FuzzyKittenM's avatar
Great picture. I love how detailed you've made so many of the elements, it's stunning.
bhut's avatar
Wonderful colors, and the subject (i.e. microraptor) is impressively done, too!
Starfish2o's avatar
This is incredible! It must have taken forever to create this. It's cool to see such beautiful prehistoric animals that were put on this earth, into a realistic representation of what they would look like. Great job!
AnonymousLlama428's avatar
Is that a ginkgo tree?
velociraptor1282's avatar
Microraptor was a creature from the late Cretaceous Era correct? 
EWilloughby's avatar
Early Cretaceous, actually—all specimens are from around 120-125 mya.
ProcrastinatingStill's avatar
In your opinion why isn't there enough evidence for Microraptor not spending some time in trees? It would have been an easy target for predators if it was on the ground considering the length of it's wing feathers.
acepredator's avatar
Poultry bred to have long dragging feathers have no issues walking or running around.
EWilloughby's avatar
That's true with respect to speculative ecology, but it's speculation alone--empirically, it lacks the reversed hallux typical of all extant perching birds, and its claws don't seem to be strongly curved enough to peg it as a definite climber. In looser paleoart where I'm free to speculate I'd have no problem depicting it in the trees (and in reality I do think it's likely that it was climbing, at least some of the time) but for an illustration meant to be published in an academic text, I feel obligated to stick to a tightly parsimonious interpretation of the data.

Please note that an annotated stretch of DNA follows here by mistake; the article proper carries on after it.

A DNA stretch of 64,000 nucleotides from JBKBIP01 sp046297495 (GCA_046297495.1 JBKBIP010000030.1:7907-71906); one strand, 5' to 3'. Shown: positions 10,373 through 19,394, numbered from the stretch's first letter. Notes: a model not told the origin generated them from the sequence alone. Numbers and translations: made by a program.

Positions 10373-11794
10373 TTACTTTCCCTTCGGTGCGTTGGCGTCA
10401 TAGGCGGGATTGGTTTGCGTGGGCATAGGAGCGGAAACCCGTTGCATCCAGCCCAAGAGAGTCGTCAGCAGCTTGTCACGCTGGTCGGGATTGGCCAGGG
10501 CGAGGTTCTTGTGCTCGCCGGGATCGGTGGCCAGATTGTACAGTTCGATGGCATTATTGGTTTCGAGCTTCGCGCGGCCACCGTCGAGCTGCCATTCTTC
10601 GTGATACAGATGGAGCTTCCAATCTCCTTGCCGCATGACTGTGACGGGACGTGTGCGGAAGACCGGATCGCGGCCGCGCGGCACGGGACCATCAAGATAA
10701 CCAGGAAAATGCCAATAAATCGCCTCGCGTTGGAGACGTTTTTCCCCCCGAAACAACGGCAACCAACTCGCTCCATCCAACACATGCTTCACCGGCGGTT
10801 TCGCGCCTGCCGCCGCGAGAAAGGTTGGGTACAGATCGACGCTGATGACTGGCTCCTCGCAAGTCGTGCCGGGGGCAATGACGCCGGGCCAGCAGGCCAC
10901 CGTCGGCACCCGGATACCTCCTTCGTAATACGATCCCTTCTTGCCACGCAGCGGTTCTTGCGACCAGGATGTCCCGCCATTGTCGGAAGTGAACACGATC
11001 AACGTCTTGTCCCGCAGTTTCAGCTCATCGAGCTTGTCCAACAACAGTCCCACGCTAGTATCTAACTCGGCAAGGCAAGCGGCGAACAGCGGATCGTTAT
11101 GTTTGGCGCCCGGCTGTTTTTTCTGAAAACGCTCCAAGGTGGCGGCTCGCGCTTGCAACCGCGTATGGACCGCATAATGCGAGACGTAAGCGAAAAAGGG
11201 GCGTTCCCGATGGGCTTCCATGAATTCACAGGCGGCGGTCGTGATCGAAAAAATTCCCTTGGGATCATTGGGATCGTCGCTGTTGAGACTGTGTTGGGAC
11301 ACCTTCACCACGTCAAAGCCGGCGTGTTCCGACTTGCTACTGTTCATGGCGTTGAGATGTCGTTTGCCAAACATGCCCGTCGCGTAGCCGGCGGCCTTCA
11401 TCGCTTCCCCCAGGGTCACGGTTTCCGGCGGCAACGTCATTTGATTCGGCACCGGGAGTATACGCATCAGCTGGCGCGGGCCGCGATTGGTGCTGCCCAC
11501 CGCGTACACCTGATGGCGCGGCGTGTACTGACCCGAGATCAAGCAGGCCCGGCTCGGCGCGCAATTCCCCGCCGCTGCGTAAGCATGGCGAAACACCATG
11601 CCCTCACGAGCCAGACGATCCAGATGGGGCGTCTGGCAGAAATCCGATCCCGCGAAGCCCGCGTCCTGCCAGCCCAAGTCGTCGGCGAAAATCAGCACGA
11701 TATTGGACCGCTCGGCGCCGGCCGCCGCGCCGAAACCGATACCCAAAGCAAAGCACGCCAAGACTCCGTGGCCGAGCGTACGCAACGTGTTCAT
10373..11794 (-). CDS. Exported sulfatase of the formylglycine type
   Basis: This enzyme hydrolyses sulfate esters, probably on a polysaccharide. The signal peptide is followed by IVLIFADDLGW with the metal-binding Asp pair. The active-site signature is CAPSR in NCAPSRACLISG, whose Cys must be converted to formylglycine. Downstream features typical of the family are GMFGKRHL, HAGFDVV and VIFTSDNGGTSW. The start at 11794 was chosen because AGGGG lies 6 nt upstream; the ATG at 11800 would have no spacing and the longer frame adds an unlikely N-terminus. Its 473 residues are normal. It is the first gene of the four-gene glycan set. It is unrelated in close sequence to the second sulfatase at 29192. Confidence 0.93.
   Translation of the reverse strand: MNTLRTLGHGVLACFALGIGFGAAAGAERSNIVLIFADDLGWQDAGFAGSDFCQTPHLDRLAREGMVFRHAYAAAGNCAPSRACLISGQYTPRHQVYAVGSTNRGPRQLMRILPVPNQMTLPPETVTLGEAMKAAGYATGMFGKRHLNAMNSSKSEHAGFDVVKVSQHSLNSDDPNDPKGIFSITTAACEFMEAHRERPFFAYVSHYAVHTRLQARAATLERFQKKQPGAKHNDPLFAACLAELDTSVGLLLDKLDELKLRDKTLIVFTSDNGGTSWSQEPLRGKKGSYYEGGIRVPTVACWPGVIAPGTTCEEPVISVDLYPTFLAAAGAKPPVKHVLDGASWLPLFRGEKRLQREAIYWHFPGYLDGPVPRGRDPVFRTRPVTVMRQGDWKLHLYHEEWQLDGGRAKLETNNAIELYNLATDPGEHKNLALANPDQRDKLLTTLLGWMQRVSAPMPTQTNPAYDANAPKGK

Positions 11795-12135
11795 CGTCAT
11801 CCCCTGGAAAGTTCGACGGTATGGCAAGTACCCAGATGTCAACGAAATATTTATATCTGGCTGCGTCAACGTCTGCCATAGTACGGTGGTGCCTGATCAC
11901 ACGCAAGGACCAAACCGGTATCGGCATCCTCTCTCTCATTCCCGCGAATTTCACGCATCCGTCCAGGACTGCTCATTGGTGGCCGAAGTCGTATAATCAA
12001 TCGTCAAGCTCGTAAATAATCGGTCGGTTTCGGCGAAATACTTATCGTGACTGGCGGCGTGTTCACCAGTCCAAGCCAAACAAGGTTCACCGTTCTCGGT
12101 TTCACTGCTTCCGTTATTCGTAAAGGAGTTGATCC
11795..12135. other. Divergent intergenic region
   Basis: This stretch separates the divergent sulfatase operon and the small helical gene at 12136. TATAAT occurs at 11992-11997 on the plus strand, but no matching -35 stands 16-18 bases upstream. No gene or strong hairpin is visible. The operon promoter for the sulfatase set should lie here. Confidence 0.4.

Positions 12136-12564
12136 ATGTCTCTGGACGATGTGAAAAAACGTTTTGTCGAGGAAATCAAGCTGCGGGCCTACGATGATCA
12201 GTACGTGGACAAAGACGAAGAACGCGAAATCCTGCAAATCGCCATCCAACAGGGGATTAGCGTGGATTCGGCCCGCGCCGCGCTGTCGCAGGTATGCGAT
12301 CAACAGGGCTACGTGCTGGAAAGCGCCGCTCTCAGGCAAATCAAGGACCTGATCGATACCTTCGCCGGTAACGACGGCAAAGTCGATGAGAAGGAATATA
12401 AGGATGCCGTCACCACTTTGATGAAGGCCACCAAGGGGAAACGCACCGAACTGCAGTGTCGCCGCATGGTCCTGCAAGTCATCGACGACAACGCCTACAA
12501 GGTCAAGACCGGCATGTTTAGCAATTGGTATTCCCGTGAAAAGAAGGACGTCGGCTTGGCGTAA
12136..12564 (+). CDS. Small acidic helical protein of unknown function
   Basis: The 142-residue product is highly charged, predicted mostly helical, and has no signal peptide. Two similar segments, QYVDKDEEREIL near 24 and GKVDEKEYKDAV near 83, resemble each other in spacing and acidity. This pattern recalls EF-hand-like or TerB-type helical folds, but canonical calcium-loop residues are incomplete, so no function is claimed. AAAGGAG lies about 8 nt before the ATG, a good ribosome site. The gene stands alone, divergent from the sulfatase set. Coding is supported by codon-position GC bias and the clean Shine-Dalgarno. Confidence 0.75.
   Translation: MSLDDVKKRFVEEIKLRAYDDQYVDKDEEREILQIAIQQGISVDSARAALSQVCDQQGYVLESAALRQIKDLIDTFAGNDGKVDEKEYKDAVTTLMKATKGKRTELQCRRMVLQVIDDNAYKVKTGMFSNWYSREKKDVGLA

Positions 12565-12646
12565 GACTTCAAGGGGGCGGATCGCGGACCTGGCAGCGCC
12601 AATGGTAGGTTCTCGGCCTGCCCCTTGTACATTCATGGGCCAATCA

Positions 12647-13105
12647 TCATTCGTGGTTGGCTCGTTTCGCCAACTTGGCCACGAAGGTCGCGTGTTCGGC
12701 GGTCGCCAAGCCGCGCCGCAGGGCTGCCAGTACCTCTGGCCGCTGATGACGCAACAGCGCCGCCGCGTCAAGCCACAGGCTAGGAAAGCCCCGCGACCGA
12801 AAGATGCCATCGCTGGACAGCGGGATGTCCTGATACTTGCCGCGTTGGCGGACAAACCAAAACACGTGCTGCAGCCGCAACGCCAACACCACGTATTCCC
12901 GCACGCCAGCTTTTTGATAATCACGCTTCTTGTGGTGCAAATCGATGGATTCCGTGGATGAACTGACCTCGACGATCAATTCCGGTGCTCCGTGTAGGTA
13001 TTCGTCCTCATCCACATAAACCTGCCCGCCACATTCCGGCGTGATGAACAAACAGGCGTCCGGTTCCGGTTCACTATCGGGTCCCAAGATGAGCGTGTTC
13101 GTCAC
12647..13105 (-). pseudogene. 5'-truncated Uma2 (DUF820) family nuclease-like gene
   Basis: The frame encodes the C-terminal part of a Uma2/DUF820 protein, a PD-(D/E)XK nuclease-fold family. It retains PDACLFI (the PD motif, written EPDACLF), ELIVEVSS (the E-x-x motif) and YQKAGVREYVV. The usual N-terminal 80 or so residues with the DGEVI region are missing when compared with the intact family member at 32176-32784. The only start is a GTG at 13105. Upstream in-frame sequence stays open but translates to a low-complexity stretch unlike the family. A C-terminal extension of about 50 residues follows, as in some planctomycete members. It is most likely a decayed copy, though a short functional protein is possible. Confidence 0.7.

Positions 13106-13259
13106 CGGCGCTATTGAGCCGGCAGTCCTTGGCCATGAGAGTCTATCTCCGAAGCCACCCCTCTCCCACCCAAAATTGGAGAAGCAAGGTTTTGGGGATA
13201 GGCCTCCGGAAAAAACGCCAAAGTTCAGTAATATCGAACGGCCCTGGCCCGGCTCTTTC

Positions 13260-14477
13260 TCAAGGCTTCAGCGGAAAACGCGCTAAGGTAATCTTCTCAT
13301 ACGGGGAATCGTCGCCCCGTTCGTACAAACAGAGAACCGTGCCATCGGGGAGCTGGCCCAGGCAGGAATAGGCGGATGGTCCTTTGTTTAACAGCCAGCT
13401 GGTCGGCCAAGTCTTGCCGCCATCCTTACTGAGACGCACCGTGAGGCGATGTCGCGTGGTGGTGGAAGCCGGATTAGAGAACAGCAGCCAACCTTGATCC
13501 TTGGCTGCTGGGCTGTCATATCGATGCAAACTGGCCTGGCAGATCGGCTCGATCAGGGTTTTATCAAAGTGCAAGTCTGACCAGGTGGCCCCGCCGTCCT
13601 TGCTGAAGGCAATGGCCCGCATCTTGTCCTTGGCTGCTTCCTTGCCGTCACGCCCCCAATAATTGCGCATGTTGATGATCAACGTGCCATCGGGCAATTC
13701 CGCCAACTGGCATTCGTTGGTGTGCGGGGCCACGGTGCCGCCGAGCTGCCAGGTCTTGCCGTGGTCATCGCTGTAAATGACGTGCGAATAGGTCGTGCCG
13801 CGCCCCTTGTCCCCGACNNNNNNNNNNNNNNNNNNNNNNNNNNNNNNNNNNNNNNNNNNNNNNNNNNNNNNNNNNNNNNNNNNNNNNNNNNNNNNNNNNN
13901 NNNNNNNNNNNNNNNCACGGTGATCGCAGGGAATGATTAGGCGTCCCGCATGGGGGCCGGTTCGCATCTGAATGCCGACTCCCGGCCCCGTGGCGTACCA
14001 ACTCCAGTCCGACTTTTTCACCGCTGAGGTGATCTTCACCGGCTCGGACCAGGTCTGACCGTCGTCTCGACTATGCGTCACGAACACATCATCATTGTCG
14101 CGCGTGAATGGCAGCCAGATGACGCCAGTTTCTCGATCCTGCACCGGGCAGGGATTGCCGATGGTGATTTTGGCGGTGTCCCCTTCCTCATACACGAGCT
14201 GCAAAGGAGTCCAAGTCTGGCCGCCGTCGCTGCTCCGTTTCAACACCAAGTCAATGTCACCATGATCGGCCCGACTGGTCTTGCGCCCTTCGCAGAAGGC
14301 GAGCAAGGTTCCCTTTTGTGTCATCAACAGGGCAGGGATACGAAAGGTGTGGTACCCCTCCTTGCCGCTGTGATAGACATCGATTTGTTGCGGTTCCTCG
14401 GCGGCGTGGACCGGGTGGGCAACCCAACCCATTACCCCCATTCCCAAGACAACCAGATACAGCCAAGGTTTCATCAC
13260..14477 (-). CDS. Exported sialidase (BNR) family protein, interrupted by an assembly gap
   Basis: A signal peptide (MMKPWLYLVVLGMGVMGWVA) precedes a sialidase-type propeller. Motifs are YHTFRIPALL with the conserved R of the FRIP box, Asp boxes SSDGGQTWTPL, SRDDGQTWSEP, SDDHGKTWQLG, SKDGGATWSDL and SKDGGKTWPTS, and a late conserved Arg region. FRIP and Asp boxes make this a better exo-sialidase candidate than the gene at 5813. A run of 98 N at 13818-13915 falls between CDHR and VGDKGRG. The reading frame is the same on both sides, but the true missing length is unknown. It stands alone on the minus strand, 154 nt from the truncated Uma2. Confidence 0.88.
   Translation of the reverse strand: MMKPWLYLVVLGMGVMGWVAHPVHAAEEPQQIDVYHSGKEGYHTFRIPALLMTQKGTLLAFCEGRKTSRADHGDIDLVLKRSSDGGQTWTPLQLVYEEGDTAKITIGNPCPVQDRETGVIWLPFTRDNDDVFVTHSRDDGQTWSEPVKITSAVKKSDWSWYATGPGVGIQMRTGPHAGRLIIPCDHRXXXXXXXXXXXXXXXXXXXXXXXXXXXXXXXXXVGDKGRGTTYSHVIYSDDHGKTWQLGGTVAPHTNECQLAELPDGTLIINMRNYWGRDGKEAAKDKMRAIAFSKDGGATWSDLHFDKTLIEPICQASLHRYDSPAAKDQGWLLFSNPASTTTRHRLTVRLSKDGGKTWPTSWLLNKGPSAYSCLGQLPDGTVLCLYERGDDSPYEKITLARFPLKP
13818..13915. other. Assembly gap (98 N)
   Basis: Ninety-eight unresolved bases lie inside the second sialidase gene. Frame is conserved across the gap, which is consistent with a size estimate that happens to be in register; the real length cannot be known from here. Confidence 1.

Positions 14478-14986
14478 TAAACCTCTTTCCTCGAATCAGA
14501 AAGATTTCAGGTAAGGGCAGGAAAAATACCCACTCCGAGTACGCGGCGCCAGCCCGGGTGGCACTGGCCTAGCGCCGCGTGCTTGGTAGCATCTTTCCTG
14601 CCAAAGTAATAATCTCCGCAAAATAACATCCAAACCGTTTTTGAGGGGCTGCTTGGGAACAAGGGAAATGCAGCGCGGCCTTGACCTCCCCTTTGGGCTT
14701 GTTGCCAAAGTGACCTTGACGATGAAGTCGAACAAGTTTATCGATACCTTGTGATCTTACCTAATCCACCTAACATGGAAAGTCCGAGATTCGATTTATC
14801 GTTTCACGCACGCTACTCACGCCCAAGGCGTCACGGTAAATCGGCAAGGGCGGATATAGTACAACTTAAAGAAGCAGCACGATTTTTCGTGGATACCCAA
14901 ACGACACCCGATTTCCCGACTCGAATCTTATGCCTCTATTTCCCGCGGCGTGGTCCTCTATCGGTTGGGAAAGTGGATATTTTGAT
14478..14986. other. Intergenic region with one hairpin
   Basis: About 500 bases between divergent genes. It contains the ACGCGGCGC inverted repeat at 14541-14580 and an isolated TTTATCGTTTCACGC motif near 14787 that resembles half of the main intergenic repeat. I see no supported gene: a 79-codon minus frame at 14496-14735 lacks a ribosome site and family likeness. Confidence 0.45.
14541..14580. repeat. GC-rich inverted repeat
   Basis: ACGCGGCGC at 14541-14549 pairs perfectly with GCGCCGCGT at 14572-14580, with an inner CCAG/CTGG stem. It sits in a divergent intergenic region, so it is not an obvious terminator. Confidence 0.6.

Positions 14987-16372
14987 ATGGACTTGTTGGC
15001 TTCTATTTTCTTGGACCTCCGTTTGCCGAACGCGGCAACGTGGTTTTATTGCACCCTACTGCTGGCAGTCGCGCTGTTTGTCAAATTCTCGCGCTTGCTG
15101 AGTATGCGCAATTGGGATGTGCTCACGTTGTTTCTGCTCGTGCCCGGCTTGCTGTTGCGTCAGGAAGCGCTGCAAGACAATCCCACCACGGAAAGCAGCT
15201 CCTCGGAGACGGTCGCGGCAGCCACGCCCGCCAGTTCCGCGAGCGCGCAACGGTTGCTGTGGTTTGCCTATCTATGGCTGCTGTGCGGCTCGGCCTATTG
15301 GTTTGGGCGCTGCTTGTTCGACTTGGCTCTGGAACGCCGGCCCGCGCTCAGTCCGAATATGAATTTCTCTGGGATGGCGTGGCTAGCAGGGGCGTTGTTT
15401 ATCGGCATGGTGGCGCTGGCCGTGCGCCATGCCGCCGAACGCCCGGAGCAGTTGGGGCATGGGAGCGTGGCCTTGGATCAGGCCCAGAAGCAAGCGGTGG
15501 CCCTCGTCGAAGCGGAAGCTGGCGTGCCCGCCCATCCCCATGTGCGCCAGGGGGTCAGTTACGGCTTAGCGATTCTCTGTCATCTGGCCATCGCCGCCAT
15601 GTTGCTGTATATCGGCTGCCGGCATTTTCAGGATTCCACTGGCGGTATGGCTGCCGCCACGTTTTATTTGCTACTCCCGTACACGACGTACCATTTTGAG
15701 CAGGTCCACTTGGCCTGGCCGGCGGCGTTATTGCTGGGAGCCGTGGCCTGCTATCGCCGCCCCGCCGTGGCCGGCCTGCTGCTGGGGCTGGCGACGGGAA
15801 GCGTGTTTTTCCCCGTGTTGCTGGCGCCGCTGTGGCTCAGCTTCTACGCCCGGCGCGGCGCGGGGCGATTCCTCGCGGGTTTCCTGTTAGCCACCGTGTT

ProcrastinatingStill's avatar
Actually the curvature of Microraptor does match climbers. www.plosone.org/article/info%3… But the fish in the stomach in that one speciman does indicate that it wasn't completely arboreal.
EWilloughby's avatar
Oh yeah, I forgot about that. Thanks for the info. 
River-rex's avatar
Did you know Microraptor may have been capable of powered flight.
EWilloughby's avatar
The jury's still out on that one, but the most recent analysis of aerodynamic performance in Microraptor indicates that it was probably a generalized glider rather than a specialized flyer. 
River-rex's avatar
Well, the orientation and position of the arms may have halted a flapping motion, though others think it was capable of an upwards stroke, but I like to think of it as being capable of powered flight with sturdy reinforcement, though not a very efficient one.  
Ornitholestes1's avatar
Do you mind if I use this piece as a stencil for a metals project in an art class? It won't wind up on the internet or anything; at the most it may be on display at my school.
EWilloughby's avatar
Sure, that's fine. I'd be interested to see the final product if you feel like sharing, though!
Ornitholestes1's avatar
Many thanks! Will do.
Think-Like-the-Wolf's avatar
what species of Ginko is that?
anonymous's avatar